However, the simplicity of the idea has great appeal for the vast majority of farmers who receive less than €15,000 a year. This accounts for over 105,000 or 80pc of all SFP applicants, most of whom would stand to gain from a greater distribution of the subsidy payments.

For example, a farmer with low entitlements of €100/ha on 25ha currently receives just €2,500 per year. If a front-loaded model was adopted, the same farmer would see their payment increase threefold to over €8,650. Equally, a farmer claiming 50ha at €100/ha would get a lift of €6,900.

One of the other strengths of this idea is that it prevents a scenario where a farmer working a very extensive farm of say 300ha on very marginal (eg, mountainous) land get a massive boost in payments under a switch to a straight flat-rate system as originally proposed by Commissioner Ciolos.

If this farmer was on an SFP of €100/ha, he would have seen his payment increase by nearly €40,000 under Ciolos' proposal. Under the front-loaded system, the increase in payment is dampened to €14,400, or a 50pc increase.

One of the criticisms being levelled at the idea is that it would encourage farmers to simply split their SFP up among family members in order to shelter larger payments from big cuts. However, proponents of the system say that this issue could be avoided by using reference year data.

Political pressures in the ongoing debate may well water down the front-loading concept outlined above but there can be no doubt that the principles will be on the table when negotiators get down to brass tacks over the coming weeks.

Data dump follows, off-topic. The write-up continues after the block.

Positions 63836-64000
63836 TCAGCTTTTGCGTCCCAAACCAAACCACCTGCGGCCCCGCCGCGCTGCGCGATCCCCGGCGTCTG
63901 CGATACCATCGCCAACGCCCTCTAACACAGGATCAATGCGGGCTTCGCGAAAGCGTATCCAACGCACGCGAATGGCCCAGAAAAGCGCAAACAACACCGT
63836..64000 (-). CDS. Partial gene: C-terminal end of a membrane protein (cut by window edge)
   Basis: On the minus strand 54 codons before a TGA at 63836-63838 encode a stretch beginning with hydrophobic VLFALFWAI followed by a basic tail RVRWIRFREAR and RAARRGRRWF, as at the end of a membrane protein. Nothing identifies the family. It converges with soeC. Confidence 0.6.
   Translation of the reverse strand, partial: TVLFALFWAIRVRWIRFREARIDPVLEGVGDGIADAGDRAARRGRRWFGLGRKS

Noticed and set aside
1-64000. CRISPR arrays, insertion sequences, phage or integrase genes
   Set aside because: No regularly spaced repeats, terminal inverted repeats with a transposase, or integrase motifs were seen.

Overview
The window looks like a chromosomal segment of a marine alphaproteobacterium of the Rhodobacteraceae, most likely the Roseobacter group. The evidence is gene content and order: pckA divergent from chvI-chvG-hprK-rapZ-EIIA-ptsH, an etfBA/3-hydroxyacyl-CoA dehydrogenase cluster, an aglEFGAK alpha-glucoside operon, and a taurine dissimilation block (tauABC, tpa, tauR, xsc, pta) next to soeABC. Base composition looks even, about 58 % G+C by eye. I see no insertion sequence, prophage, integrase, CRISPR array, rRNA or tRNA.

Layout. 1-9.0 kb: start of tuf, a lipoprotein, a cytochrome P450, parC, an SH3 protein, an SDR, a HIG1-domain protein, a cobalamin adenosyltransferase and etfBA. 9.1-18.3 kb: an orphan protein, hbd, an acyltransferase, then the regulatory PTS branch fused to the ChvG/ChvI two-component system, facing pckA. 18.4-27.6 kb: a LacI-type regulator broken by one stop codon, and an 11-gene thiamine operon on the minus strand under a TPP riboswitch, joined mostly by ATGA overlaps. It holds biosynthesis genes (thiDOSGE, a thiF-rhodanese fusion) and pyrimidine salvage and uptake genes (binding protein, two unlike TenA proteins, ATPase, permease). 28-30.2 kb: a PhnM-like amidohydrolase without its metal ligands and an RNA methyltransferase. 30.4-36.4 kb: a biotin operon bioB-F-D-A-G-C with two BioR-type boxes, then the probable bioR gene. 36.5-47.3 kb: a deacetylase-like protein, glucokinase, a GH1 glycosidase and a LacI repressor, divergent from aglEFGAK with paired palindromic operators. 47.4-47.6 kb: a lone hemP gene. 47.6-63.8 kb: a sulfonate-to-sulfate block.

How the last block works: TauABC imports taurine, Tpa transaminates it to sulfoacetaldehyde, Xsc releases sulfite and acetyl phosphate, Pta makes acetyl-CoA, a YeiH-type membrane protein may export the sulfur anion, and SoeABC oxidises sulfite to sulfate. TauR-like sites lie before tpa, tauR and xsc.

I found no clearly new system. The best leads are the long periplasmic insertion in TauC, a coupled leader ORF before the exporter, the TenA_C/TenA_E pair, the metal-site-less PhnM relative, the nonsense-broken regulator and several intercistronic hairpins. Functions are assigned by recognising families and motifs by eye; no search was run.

While front loading will be too blunt an intrument to be implemented as outlined here, it could pe part of a larger move towards a general minimum payment per hectare.

Sources close to the negotiations have suggested that this may be the key to securing agreement, rather than getting bogged down in what the maximum payment that any farmer should get, either for their entire operation or per hectare.

The logic here is that the maximum payments will be automatically limited if a new minimum is imposed.

The other idea that is circulating at the moment is a proposal to have different payment bands based on the type of land that is being farmed.

With a lower rate for more marginal land, it would prevent land-owners of large tracts of mountainous land securing huge increases in payments as payments are flattened.

However, this will be seen as regionalisation by the back-door here, something that will get very little support in Ireland.

Crunch week

The next seven days will see a lot of positions crystalise among the key opinion leaders within the Irish agricultural community.

The IFA's executive council met at the weekend, while Ireland West MEP, Marian Harkin, hosted a number of meetings in Sligo on Sunday night.

Next weekend, Fianna Fail's Éamon Ó Cuív hosts his own CAP conference just before the visit to Dublin by Commissioner Ciolos early next week.

That leaves our Minister for Agriculture, Simon Coveney, with the job of finding common ground between all the various positions, not only within Ireland but also throughout the EU.

Hopefully, he will be able to craft a compromise proposal that will secure the blessing of the three key EU bodies involved in this process – the Commission, the member states and the EU Parliament.

Irish Independent